Homemade Pasta Recipe
Nothing for nothing, but fresh pasta is so much better than the thick dry cardboard you get in a box. Even the ‘fancy’ stuff that costs $6 a pound is bland and grainy compared to pasta you make at home. And it’s really not that time consuming or difficult. Plus you get some quality time stretching dough. Make enough pasta and you’ll have Lou Ferrigno’s forearms.
About 30 minutes of active time and 15 minutes (up to a few hours) of waiting. And the ingredients are about the cheapest stuff you have in the house.
And it’s so simple to make it seems almost silly to create a recipe for it. If you mix flour and eggs together and knead them for a few minutes you have pasta. After that, you just have to roll and shape.
Okay, here’s the recipe. And some photos of us making pasta.
- 8½ ounces 00 flour (about 2 cups). You can use regular flour but 00 flour makes a smoother pasta.
- 2 whole large eggs
- 2 egg yolks (or a tablespoon of olive oil)
- ½ teaspoon kosher salt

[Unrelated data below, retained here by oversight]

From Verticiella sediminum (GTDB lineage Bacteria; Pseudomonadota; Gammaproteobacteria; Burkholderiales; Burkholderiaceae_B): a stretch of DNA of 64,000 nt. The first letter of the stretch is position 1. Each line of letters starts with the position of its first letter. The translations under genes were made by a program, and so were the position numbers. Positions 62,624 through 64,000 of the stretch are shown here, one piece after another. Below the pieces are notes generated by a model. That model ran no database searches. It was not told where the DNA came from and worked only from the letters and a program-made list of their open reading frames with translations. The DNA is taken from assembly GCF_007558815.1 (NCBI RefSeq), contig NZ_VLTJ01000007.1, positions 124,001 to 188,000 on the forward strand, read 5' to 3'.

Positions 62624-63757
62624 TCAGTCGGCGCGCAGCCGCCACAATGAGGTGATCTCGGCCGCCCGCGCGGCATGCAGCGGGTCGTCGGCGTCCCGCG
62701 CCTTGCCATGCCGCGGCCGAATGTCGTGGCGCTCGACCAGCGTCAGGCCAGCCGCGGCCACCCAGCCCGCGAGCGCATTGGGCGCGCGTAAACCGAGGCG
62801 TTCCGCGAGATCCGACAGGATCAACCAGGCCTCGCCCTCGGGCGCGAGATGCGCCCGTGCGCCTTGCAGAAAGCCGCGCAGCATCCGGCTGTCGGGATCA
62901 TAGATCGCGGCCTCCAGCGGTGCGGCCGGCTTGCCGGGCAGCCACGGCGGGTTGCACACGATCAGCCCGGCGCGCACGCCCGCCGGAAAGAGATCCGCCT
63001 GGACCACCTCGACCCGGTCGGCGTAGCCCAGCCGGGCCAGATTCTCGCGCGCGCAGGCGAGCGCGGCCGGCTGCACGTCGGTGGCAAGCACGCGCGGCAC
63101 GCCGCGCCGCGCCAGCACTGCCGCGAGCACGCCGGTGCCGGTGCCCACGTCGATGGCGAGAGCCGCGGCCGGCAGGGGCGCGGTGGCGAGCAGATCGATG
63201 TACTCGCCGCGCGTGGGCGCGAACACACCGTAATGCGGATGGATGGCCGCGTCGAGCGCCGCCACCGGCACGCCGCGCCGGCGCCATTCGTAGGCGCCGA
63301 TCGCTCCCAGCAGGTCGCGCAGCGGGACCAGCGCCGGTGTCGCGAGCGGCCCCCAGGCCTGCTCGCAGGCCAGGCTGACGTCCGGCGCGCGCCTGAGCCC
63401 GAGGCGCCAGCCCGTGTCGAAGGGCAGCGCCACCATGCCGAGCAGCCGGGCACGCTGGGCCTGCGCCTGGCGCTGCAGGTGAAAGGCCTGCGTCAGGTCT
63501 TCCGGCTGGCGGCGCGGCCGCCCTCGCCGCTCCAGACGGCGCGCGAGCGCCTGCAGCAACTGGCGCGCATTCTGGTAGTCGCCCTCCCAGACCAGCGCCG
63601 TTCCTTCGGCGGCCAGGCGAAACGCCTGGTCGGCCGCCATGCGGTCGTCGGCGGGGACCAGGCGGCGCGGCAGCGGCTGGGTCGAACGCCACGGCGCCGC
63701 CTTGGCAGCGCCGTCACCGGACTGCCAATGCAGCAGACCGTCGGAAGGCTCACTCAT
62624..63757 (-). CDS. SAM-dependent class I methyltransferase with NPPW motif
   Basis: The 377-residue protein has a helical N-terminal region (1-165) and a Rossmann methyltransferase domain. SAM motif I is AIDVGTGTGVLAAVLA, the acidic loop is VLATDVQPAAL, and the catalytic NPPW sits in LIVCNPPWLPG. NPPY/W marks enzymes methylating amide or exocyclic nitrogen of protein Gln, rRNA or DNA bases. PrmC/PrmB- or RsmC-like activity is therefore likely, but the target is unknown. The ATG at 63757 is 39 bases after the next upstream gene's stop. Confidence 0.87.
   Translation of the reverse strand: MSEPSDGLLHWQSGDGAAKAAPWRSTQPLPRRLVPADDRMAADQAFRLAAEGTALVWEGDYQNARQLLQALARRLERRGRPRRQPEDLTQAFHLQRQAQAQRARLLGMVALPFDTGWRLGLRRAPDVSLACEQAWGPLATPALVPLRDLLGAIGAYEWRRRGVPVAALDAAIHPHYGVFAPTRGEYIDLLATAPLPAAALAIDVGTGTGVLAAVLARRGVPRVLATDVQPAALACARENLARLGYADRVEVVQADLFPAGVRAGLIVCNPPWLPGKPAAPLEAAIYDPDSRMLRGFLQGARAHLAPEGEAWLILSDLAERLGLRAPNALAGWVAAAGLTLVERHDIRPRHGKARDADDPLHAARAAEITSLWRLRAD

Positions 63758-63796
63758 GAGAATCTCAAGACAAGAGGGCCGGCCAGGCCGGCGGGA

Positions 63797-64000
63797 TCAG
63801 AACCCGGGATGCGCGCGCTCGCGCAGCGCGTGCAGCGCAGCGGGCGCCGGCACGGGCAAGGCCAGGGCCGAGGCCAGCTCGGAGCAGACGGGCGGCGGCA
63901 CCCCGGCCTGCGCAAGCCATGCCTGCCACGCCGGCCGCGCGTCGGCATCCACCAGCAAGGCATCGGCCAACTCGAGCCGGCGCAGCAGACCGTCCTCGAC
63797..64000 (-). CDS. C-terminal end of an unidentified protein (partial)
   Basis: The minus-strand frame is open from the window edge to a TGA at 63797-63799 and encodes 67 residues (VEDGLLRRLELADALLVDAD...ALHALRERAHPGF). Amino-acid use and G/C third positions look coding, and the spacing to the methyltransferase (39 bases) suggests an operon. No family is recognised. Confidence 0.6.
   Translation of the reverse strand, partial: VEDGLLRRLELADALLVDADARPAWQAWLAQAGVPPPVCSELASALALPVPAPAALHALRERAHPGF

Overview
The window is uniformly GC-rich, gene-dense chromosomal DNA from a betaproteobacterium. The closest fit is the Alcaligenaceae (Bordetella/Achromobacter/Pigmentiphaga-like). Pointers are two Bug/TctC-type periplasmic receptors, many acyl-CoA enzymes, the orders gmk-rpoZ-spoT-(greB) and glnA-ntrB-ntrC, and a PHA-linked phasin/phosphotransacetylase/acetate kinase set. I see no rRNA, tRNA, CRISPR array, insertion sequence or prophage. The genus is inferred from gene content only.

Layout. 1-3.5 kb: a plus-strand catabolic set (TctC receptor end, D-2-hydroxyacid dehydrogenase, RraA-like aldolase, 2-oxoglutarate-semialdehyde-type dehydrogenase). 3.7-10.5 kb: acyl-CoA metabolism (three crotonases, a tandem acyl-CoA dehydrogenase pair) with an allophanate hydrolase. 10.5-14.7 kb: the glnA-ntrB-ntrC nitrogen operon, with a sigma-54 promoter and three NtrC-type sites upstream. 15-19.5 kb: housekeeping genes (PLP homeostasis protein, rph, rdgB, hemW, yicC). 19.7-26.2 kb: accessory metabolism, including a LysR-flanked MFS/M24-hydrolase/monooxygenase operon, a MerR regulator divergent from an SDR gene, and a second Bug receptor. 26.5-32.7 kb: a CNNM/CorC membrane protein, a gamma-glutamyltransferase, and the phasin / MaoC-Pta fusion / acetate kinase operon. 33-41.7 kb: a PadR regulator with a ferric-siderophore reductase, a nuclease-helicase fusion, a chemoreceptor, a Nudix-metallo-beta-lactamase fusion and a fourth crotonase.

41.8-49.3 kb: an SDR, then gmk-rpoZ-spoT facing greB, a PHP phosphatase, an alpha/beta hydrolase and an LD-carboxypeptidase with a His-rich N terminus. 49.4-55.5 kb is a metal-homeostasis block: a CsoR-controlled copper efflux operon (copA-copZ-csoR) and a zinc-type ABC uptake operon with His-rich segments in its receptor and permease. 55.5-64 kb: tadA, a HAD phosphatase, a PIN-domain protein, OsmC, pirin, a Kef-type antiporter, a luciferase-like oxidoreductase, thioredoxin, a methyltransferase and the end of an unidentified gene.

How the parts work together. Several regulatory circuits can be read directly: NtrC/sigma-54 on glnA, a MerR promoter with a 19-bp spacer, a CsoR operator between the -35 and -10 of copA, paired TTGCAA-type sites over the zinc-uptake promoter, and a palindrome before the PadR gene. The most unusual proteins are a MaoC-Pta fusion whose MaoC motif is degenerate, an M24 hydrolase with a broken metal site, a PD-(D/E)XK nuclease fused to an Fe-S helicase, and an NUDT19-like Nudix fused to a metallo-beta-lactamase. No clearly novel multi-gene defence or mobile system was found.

- Mound flour in the center of a smooth clean surface. Be sure there is a good solid hill around the edge.
- Pour eggs and egg yolks in center of flour mound.
- Sprinkle salt over eggs.
- With a fork mix the eggs and yolks together.
- Continue mixing and slowly pulling in flour from the edges.
You will need to continue shoring up your flour well as you work. Try not to let the eggs escape. If they do it’s not a catastrophe. Just rebuild and keep mixing.
- Once enough flour is incorporated the pasta will begin to form a very soft dough.
- Abandon the fork and begin to incorporate flour using a bowl scraper if you have one. If you don’t have a bowl scraper your hands work fine – you’ll just be messier when this is over.
When the pasta holds together and is getting fairly firm, it’s time to scrape your board and get ready for kneading
- Move the pasta ball to one side and, using a bench scraper, scrape up and discard the messy bits stuck to the board.
- Spread a little more flour on your now-cleanish board.
- Knead the pasta dough for 15 minutes, incorporating only as much flour as needed to prevent sticking to the board. Seriously, look at the clock. Kneading for the full 15 minutes creates a stronger pasta. Stretchier. Betterer.
- As you knead the dough will transition from a bumpy lump of flour and egg into a smooth ball of dough and develop a light sheen.
- When the dough is very elastic and smooth, wrap tightly in plastic and rest on counter for 30 minutes to relax.
I have no idea how long it can rest on the counter, but I’ve rested pasta dough up to 3 hours at this point with no adverse effects.